2. As originally inserted, G. L. c. 266, Section 49, simply prohibited the knowing possession of tools and implements which were adapted and designed for cutting through, forcing or breaking open a depository, where such possession was accompanied by the requisite criminal intent. See Commonwealth v. Tilley, 306 Mass. 412 , 414 (1940). The statute was amended in 1966 to prohibit additionally one from knowingly possessing "a master key designed to fit more than one motor vehicle, with intent, to use or employ the same to steal a motor vehicle or other property therefrom . . . ." By differentiating between master keys for automobiles and other types of instruments described in the original statute, the Legislature in effect changed the prior case law, see Commonwealth v. Tilley, 306 Mass. 412 (1940), which had characterized master keys as burglarious instruments "adapted and designed for cutting through, forcing or breaking open" a depository. In light of the amendment, before a defendant who allegedly possessed an automobile master key can be convicted under G. L. c. 266, Section 49, it is now necessary that he be specifically charged in the indictment with the unlawful possession of master keys pursuant to the amended version of the statute; it is no longer sufficient merely to charge a defendant in that situation with possessing the type of burglarious instruments described in the original statute. Contrast Commonwealth v. Tilley, 306 Mass. 412 (1940).
The evidence presented by the Commonwealth in the instant case pointed towards the defendant's possession of certain implements which, if burglarious instruments at all, would clearly fall in the category of master keys. However, the indictment was drawn in the terms of the statute relating to burglarious instruments in general; no mention of the possession of master keys was made in the indictment. Having limited the scope of the indictment to possession of "certain tools and implements adapted and designed for cutting through, forcing and breaking open" a depository, the Commonwealth was prevented from obtaining a conviction based on evidence which pointed only to the fact that the defendant posessed master keys. See Commonwealth v. Wentworth, 146 Mass. 36 , 38 (1888) (holding that a directed verdict should have been granted where "[t]he evidence recited in the exceptions tended to prove an offence under the last clause of the section, if it tended to prove any offence, while the indictment is under the second clause of the section"). "It is elementary in the criminal law of this Commonwealth that `[t]he offence must not only be proved as charged, but it must be charged as proved." Commonwealth v. Ancillo, 350 Mass. 427 , 430 (1966), quoting from Commonwealth v. Blood, 4 Gray 31 , 33 (1855). See Smith, Criminal Practice and Procedure Section 360, at 192 (1970). See also Commonwealth v. Armenia, 4 Mass. App. Ct. 33 , 38 (1976); Commonwealth v. Johnson, 7 Mass. App. Ct. 191 , 195 (1979). This case does not present "an immaterial variance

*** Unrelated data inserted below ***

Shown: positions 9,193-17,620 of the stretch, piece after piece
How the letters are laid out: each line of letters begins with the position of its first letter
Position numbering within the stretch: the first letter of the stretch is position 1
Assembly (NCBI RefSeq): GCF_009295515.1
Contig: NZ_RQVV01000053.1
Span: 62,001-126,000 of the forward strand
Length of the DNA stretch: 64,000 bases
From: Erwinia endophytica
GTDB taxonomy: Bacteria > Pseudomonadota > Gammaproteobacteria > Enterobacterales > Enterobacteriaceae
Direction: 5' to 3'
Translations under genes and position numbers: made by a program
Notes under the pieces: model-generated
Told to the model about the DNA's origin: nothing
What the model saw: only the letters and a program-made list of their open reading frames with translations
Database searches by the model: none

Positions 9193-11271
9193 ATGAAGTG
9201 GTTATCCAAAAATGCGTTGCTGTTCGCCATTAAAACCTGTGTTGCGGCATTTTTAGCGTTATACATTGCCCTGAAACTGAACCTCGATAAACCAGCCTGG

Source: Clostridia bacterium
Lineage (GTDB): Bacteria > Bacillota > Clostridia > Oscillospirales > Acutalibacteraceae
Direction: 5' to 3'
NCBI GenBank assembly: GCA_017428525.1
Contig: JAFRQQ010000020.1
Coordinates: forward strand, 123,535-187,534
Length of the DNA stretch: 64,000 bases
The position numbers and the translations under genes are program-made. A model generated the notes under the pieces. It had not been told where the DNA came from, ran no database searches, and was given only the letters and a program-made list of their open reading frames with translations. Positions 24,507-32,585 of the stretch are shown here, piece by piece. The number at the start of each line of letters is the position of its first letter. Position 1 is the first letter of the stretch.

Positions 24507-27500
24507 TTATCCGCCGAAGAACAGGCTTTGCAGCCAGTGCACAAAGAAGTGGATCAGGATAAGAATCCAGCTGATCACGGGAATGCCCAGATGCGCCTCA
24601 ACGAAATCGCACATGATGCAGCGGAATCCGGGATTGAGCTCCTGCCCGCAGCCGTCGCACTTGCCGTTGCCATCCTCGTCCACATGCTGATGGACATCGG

between the allegations of an indictment . . . and the proof offered in support thereof which can be excused under G. L. c. 277, Section 35; it is a case of failure to prove the only offence charged." Commonwealth v. Almeida, 9 Mass. App. Ct. 813 (1980).
Because the evidence offered by the Commonwealth did not go towards proving the crime as charged, the defendant was entitled to a required finding of not guilty. In so holding, we need not decide whether the evidence presented by the Commonwealth was sufficient to show that the keys in the defendant's possession were in fact master keys. Nor is it necessary to reach the question whether an automobile (or its ignition) may be considered a "depository" for purposes of G. L. c. 266, Section 49. See Commonwealth v. Armenia, 4 Mass. App. Ct. at 38.
The judgment of conviction on indictment no. 78-2114 is reversed. The finding on that indictment is set aside, and judgment is to be entered for the defendant on that indictment.